Sci-Fi The Valley of Gwangi (1969)

Tom

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Title: The Valley of Gwangi

Tagline: Cowboys Battle Monsters in the Lost World of Forbidden Valley.

Genre: Fantasy, Science Fiction, Thriller, Western, Adventure

Director: Jim O'Connolly

Cast: James Franciscus, Gila Golan, Richard Carlson, Laurence Naismith, Freda Jackson, Gustavo Rojo, Dennis Kilbane, Mario De Barros, Curtis Arden

Release: 1969-07-24

Runtime: 96

Plot: A turn of the century wild west show struggling to make a living in Mexico comes into the possession of a tiny prehistoric horse. This leads to an expedition to the Forbidden Valley where they discover living dinosaurs. They capture one and take it back to be put on display, leading to inevitable mayhem.
The Valley of Gwangi (1969)

 
Cowboy James Franciscus seeks fame and fortune by capturing a Tyrannosaurus Rex living in the Forbidden Valley and putting it in a Mexican circus. His victim, called the Gwangi, turns out to have an aversion to being shown in public. Another film featuring the stop-action special effects talents of Ray Harryhausen.
 
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Ray Harryhausen's eleventh film is yet another monster-filled adventure.

In this one, Richard Carlson ("It Came from Outer Space") is the manager of a traveling rodeo, working the circuit south of the border. His star attraction is Gila Golan ("In Like Flint") with her Italian accent covered by a poorly dubbed voice. James Franciscus ("Beneath the Planet of the Apes") is the cowboy hero.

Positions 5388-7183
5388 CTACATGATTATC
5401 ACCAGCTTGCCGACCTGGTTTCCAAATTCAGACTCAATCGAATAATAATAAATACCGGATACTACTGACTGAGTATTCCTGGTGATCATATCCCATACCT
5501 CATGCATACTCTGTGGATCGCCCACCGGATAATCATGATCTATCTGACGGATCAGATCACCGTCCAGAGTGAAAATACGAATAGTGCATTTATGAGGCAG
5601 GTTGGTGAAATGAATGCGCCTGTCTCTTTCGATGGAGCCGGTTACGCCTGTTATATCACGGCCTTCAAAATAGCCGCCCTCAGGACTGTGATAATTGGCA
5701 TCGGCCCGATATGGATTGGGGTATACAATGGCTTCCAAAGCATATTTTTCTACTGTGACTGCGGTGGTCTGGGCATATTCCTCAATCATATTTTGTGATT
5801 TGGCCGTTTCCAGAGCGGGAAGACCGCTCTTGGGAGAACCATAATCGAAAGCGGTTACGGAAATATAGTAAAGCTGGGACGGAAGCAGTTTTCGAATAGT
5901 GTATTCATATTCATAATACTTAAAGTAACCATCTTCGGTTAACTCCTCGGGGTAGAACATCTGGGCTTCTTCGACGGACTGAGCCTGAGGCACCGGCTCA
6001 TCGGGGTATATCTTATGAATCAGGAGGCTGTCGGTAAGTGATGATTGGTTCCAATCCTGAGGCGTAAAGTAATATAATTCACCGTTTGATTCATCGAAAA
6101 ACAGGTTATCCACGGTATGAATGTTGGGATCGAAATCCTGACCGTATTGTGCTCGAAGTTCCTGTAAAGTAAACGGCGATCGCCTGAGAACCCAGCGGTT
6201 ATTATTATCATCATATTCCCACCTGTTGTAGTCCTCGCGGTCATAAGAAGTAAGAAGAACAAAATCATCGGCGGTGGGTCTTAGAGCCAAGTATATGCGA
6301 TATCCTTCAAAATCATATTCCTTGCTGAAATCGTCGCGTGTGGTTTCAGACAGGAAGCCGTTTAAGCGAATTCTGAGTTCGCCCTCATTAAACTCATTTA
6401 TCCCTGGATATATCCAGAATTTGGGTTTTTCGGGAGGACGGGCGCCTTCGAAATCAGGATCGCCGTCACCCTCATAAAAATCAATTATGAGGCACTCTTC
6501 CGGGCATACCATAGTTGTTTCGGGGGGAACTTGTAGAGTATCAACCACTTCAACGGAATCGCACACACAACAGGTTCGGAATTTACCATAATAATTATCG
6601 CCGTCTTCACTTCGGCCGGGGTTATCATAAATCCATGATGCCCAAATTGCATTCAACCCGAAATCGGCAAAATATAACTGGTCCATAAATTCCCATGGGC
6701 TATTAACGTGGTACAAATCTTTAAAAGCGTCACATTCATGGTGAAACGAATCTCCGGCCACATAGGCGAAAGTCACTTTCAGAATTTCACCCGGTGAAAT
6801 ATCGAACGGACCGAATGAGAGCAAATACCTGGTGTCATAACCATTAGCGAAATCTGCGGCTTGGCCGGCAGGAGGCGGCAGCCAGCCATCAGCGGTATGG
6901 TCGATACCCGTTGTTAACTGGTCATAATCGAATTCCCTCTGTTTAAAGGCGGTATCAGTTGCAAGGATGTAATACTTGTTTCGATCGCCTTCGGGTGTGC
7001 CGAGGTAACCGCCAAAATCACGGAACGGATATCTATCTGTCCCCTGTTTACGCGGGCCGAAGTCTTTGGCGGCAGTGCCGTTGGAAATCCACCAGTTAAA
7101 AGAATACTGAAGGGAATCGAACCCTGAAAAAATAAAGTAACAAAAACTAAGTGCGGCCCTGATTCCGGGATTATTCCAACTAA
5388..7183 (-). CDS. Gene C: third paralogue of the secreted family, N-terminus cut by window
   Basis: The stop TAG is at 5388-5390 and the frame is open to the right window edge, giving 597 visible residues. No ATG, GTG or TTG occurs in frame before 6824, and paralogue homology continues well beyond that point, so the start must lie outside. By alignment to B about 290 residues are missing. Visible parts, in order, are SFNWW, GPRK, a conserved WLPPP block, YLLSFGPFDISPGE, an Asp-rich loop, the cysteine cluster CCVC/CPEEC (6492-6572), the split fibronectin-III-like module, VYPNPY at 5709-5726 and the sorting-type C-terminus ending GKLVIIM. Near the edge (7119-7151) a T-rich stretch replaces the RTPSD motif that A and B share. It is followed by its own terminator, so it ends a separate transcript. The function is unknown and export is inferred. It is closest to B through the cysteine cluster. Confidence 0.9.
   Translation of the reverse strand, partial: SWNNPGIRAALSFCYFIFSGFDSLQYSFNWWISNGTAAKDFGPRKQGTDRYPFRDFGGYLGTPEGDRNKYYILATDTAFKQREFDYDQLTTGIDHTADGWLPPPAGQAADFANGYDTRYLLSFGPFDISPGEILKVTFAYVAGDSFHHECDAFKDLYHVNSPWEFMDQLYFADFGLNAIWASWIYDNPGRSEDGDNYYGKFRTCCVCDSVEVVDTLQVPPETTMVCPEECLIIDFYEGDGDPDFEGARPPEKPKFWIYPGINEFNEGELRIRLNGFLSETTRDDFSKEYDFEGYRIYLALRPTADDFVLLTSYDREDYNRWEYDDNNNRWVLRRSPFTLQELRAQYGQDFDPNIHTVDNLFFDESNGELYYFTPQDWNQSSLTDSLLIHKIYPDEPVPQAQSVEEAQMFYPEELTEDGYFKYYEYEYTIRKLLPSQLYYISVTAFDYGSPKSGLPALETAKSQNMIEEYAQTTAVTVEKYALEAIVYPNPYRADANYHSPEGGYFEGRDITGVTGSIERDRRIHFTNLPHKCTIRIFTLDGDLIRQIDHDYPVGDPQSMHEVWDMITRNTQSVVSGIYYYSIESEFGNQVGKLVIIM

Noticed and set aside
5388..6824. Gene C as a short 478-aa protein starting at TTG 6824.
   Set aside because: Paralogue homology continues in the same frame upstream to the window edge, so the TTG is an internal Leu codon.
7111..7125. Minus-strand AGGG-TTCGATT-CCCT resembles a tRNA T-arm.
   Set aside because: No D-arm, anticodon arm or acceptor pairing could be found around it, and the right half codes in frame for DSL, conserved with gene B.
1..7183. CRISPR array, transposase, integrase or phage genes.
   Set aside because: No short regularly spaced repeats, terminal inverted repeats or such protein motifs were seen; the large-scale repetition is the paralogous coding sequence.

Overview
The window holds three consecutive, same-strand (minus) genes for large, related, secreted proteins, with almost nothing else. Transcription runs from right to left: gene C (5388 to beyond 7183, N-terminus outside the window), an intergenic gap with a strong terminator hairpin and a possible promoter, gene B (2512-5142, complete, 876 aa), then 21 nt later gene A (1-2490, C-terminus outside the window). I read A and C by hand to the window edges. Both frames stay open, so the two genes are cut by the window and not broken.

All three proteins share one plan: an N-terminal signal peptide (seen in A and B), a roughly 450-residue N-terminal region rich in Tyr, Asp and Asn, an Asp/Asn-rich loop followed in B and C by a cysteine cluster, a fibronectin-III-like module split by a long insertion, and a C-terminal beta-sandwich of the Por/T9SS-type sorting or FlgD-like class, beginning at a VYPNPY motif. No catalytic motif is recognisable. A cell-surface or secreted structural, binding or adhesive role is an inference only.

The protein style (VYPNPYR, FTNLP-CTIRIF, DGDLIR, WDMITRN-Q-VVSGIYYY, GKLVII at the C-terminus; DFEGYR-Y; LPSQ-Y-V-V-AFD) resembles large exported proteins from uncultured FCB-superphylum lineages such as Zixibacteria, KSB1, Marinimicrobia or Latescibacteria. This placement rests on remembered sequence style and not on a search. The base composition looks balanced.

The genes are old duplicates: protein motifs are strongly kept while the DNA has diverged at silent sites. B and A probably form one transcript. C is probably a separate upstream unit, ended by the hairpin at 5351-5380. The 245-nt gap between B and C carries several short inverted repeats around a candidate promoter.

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~ Gila had a phenomenal figure!
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They all join up with paleontologist Laurence Naismith ("Jason and the Argonaut") in a search for the origin of a miniature prehistoric horse.

The original story for "Gwangi" was conceived back in the 1930s by King Kong's creator, Willis O'Brien, who prepared a series of impressive pre-production drawings for the project. But he was never able to secure financial backing for the project (a sad fate that befell many of O'Brien's wonderful concepts).

Harryhausen, a former protege of O'Brien's, used these drawings to plan many of the scenes in the film — a worthy tribute the great O'Brien. And "Gwangi" contains the most animation of any Harryhausen's film, approximately 27 minutes. Ray's first cinema solo, "Beast from 20,000 Fathoms", barely had 7 minutes total!

I was in the Air Force when I saw this one on a base theater in Ramstein, Germany. It's a huge base, with three movie theaters: one at the two opposite ends of the base and one smack in the middle.

The base would get one print of each movie. They would then play it for three days at the theater located right across the street from my barracks (which was mighty convenient), and then pass it on to the second and third theater for three days each.

So, I could watch a movie three times in a nine day period, at three different theaters. And I got some exercise while walking across the base.

The trailer has a wealth of beautiful scenes from the movie — which wasn't hard to do, because this Harryhausen movie has almost four times as much animation as "Beast from 20,000 Fathoms".


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